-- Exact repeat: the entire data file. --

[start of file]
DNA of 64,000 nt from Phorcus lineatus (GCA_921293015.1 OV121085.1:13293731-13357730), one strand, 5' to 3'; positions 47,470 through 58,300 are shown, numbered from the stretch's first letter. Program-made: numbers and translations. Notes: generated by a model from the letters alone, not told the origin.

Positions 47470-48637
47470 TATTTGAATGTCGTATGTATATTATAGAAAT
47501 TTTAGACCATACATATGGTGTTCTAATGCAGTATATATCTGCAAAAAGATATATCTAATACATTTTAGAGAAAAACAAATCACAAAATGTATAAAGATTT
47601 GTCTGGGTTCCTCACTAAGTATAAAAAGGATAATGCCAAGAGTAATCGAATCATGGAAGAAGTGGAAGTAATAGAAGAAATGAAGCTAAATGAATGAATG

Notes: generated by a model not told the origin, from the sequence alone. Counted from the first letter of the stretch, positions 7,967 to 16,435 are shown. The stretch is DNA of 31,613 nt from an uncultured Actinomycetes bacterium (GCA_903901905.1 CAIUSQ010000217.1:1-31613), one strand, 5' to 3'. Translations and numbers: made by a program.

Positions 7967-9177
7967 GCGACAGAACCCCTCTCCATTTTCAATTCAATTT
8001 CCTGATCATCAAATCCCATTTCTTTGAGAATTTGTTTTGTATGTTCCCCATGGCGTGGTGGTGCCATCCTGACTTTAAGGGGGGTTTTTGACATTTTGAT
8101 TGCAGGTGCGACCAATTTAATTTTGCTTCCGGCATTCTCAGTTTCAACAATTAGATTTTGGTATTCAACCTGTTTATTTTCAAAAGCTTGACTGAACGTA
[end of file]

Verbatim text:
DNA of 64,000 nt from Phorcus lineatus (GCA_921293015.1 OV121085.1:13293731-13357730), one strand, 5' to 3'; positions 47,470 through 58,300 are shown, numbered from the stretch's first letter. Program-made: numbers and translations. Notes: generated by a model from the letters alone, not told the origin.

Positions 47470-48637
47470 TATTTGAATGTCGTATGTATATTATAGAAAT
47501 TTTAGACCATACATATGGTGTTCTAATGCAGTATATATCTGCAAAAAGATATATCTAATACATTTTAGAGAAAAACAAATCACAAAATGTATAAAGATTT
47601 GTCTGGGTTCCTCACTAAGTATAAAAAGGATAATGCCAAGAGTAATCGAATCATGGAAGAAGTGGAAGTAATAGAAGAAATGAAGCTAAATGAATGAATG

Notes: generated by a model not told the origin, from the sequence alone. Counted from the first letter of the stretch, positions 7,967 to 16,435 are shown. The stretch is DNA of 31,613 nt from an uncultured Actinomycetes bacterium (GCA_903901905.1 CAIUSQ010000217.1:1-31613), one strand, 5' to 3'. Translations and numbers: made by a program.

Positions 7967-9177
7967 GCGACAGAACCCCTCTCCATTTTCAATTCAATTT
8001 CCTGATCATCAAATCCCATTTCTTTGAGAATTTGTTTTGTATGTTCCCCATGGCGTGGTGGTGCCATCCTGACTTTAAGGGGGGTTTTTGACATTTTGAT
8101 TGCAGGTGCGACCAATTTAATTTTGCTTCCGGCATTCTCAGTTTCAACAATTAGATTTTGGTATTCAACCTGTTTATTTTCAAAAGCTTGACTGAACGTA